Violent Leeds thug claimed he was 'playing hide and seek' when he breached restraining order by going to his ex partner's home
A thug who assaulted his ex partner and breached a restraining order by going to her home in Leeds has been jailed.
Michael Smith was banned from going to the victim's home in Morley at the time he assaulted her at the property.
Leeds Crown Court heard Smith was made the subject of a restraining order in September last year after being convicted of assaulting her.
Emma Handley, prosecuting, said Smith and the woman had been in an on-off relationship for ten years.
She returned home on June 16 this year to find Smith in a drunken state inside the property.
The pair argued and the woman tried to record Smith's behaviour on her mobile phone.
Smith pushed her against a radiator and punched her to the head as he called her names.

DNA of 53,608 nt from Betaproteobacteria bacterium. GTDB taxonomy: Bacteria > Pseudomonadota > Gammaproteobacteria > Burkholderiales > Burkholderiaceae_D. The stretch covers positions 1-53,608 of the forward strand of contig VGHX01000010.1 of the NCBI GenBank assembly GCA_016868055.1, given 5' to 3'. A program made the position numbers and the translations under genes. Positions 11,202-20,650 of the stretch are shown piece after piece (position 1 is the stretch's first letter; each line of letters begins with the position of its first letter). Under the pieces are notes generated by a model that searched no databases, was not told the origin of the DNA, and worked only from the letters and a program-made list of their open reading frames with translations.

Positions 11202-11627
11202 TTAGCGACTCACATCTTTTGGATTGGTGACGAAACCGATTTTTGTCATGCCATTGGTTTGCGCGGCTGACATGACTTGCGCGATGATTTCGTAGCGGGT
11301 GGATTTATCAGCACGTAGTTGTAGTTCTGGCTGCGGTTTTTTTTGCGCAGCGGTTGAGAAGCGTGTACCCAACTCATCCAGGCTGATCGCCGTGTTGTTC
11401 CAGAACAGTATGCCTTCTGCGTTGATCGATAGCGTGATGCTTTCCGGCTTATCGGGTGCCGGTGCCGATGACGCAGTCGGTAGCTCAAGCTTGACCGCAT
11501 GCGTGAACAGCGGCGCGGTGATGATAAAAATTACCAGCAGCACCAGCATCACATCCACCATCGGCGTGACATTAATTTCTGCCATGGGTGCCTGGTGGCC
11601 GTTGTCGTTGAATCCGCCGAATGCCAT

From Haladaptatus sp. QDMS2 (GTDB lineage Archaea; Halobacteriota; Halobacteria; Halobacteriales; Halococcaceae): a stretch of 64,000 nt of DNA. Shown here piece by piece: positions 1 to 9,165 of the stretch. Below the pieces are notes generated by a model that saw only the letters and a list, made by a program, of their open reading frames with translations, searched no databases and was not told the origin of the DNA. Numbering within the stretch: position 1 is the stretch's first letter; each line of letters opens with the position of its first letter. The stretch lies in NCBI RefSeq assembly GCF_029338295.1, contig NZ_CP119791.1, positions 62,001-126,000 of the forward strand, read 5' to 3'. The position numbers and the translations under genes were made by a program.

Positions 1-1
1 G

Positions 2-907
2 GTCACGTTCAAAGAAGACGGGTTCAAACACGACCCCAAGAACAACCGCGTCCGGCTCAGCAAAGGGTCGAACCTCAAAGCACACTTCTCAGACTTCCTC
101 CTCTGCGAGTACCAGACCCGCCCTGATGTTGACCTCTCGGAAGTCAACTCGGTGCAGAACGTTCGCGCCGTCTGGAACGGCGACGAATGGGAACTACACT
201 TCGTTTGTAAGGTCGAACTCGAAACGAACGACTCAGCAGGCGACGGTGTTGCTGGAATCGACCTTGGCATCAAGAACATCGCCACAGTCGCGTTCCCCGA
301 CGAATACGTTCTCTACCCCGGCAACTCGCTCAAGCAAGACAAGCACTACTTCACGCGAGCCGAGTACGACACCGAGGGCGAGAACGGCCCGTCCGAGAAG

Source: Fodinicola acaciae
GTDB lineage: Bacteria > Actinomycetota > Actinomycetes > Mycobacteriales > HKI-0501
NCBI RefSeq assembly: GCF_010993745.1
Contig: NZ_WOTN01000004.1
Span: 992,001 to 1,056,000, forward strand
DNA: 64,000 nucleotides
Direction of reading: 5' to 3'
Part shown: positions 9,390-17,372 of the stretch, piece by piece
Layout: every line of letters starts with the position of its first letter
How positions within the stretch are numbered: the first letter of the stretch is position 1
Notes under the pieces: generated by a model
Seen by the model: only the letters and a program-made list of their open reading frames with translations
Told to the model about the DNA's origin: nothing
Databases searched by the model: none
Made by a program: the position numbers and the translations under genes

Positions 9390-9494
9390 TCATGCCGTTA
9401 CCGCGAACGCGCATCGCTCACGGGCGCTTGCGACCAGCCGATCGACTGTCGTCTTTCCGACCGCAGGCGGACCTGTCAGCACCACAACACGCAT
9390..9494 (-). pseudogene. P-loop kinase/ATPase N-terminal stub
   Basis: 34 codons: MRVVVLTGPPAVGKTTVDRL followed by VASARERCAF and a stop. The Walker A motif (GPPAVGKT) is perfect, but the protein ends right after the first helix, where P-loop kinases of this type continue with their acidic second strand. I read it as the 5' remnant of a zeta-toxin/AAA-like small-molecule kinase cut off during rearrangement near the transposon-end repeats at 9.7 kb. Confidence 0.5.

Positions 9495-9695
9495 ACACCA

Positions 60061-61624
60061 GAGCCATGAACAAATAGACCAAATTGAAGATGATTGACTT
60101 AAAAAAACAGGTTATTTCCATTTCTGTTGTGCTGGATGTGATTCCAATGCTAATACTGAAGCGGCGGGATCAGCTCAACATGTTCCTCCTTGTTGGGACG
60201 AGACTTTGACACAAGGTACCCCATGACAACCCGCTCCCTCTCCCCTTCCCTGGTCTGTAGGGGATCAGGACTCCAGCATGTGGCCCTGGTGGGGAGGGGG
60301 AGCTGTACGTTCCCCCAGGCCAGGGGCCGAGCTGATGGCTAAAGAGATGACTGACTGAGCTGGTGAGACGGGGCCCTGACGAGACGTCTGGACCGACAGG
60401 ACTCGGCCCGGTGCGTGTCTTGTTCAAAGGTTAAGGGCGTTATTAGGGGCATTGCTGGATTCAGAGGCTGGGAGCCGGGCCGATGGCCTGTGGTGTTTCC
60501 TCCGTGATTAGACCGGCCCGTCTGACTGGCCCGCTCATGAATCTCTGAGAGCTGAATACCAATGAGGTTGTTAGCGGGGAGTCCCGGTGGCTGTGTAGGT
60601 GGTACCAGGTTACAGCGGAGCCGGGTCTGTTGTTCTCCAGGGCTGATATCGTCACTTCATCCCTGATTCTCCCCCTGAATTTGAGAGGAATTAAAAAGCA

He was arrested a short time later after a member of the public found him in a garden covered in blood.
Ms Handley said the victim needed hospital treatment after the incident.
Smith was arrested again the next day when police officers found him at her home.
The officers attended her home to take photographs of her injuries from the attack.
The prosecutor said the officers became suspicious and searched the house.
He pleaded guilty to assault occasioning actual bodily harm and breach of a restraining order.
Smith has six previous convictions for violence.
Daniel Ingham, mitigating, said Smith was sorry for what he had done and had acknowledged that he had a problem with alcohol.
Mr Ingham said Smith breached the order by going to the victim's home when he had "blacked-out" from drinking so much.
The barrister urged Judge Graham Reeds QC to consider imposing a suspended sentence so Smith could get support for his drinking.
Smith was jailed for ten months.
Judges Reeds said: "I recognise that (the victim) does not want you to be sent to prison.
"I have considered this but I have wider considerations than that.
"This was deliberate breach against a background of domestic violence.
"You have a terrible record of complying with court orders.
"I do not consider even with appropriate help you have any prospect of rehabilitation."